Consent in research – ethics & privacy (GDPR)

To obtain valuable data & insights, research often involves working with human participants and specific methods and tools to obtain information such as surveys, questionnaires, interviews, standardised tests, direct observations, ethnography, recording experiments with volunteers, physical interventions of all sorts,….

Such human participation requires evidence of the voluntary, free, and informed consent of the participants prior to their participation in research. When the involvement of humans or the participation of humans in research also means that their personal data will be collected and processed, a consent to process that personal data might also be necessary in light of the GDPR. The consent to participate in research and the potential consent to legitimately process personal data are somewhat different and should be addressed separately.

Consent to participate in research (ethical consent)

Informed consent, whether given in writing (most often) or given orally, is part of most research projects with human participants. As a researcher you are not only responsible for obtaining this voluntary participation of humans, but you are also responsible for documenting these consents and for storing them in a secure place. To be able to give consent as a participant, researchers must inform their participants as consciously and deliberately as possible.

Obtaining  informed  consent,  however,  does  not  in  itself guarantee  ethical research. In some research settings, this very act and the aim of safeguarding participants’ rights and well-being in the research setting may place them at risk of harm in their social context (rather than affording them protection). There may also be  situations in  which standard  procedures  for obtaining  written  informed  consent are culturally or contextually inappropriate to the participants. In such cases, you should think about how to obtain and document consent by other means (e.g. orally).

When your research needs ethical consent from your participants, but you do not collect any personal data, you can use the template ‘ICF_ethics_EN’ for (ethical) consent that is attached at the bottom of this research tip. Of course, this template will need some tailoring to make it applicable to your research.

Consent to participate in research and to process personal data (Consent under GDPR)

Whenever personal data is gathered in research, Privacy legislation applies. Whenever a research is set up by a European institution or researcher, or when the data subjects are European citizens, this law applies. Be aware that ‘personal data’ covers a lot. The GDPR includes six legal grounds for the lawful gathering & processing of personal data, three of which are most often used for scientific research: public interest, legitimate interest, and consent.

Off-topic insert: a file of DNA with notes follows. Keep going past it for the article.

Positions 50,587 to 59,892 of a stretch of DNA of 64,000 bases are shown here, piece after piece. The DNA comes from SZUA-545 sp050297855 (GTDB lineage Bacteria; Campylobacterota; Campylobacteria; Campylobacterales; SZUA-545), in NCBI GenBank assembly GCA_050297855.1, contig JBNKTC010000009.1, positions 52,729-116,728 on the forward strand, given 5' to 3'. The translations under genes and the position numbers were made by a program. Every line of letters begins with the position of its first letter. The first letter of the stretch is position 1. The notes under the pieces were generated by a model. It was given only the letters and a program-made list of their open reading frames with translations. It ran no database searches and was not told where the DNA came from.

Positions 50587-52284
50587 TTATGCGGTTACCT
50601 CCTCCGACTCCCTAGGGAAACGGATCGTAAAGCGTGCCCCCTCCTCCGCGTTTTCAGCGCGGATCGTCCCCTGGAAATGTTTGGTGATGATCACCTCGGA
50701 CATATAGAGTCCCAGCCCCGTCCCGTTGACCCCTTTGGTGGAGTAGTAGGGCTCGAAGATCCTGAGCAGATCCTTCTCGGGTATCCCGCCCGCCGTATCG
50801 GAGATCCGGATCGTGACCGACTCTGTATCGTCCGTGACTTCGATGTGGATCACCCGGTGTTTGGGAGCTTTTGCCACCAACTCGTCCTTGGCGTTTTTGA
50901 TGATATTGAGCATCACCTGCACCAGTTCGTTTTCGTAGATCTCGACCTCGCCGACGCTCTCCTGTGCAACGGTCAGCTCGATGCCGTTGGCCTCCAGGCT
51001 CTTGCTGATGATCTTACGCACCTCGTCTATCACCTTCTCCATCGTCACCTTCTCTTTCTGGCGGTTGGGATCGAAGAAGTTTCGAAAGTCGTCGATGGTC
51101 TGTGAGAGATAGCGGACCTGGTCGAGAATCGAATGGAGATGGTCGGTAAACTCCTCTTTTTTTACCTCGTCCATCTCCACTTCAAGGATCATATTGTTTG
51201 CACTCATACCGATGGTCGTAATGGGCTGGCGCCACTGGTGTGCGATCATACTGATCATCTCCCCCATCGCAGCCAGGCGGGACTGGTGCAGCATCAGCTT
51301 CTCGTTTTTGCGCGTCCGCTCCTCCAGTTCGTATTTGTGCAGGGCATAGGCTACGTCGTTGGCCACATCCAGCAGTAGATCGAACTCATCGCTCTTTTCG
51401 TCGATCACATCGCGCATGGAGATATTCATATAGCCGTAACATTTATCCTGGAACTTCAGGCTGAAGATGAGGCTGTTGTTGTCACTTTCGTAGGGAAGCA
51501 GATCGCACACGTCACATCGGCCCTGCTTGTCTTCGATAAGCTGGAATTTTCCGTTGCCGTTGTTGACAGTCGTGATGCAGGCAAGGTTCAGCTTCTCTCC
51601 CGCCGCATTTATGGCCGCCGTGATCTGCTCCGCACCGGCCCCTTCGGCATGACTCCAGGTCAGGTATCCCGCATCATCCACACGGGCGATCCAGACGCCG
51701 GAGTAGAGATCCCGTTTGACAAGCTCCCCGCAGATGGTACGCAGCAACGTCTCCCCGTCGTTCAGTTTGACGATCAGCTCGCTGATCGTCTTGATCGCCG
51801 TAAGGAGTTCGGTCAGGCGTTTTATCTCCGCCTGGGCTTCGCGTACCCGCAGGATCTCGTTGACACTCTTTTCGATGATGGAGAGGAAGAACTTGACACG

If consent is used as a legal ground to process personal data, this consent from your participants must meet the standards of the GDPR. This requires consent to be given by a clear affirmative act establishing a freely given, specific, informed and unambiguous indication of the subject’s agreement to the processing of their personal data. This may take the form of a written statement, which may be collected by electronic means, or an oral statement.

If another legal ground is used to process personal data in your research (so no consent for the processing of personal data, but e.g. public interest), this must be clearly stated in your information sheet. Please make it clear and understandable for participants that the ethical consent is not the same as the GDPR consent.

All of this is a legal obligation and should be prepared before the actual data collection.

Informing and obtaining consent – when you are also collecting/processing personal data

Whenever the research entails the collection/processing of personal data (with consent as legal ground), one form and information letter may cover both the ethical and the legal consent. It is, however, important that the information letter and consent form fully cover all aspects of the data collection and protection, including what will happen with the data afterwards and how it (potentially) will be disseminated.

After a consent form is signed by a research participant, you cannot deviate from the principles on which the participants have agreed upon (unless participants re-consent – if possible).

To make sure you have covered all necessary aspects, researchers may use the template ‘ICF_ethics_GDPR_EN’ that is attached at the bottom of this research tip. This template is a single document, including both an information and consent (ethical & GDPR) form. Of course, this template will need some tailoring to make it applicable to your research.

Bear in mind, if your research needs to be approved by the medical ethics committee, you must use their templates!



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Last modified May 18, 2022, 8:43 a.m.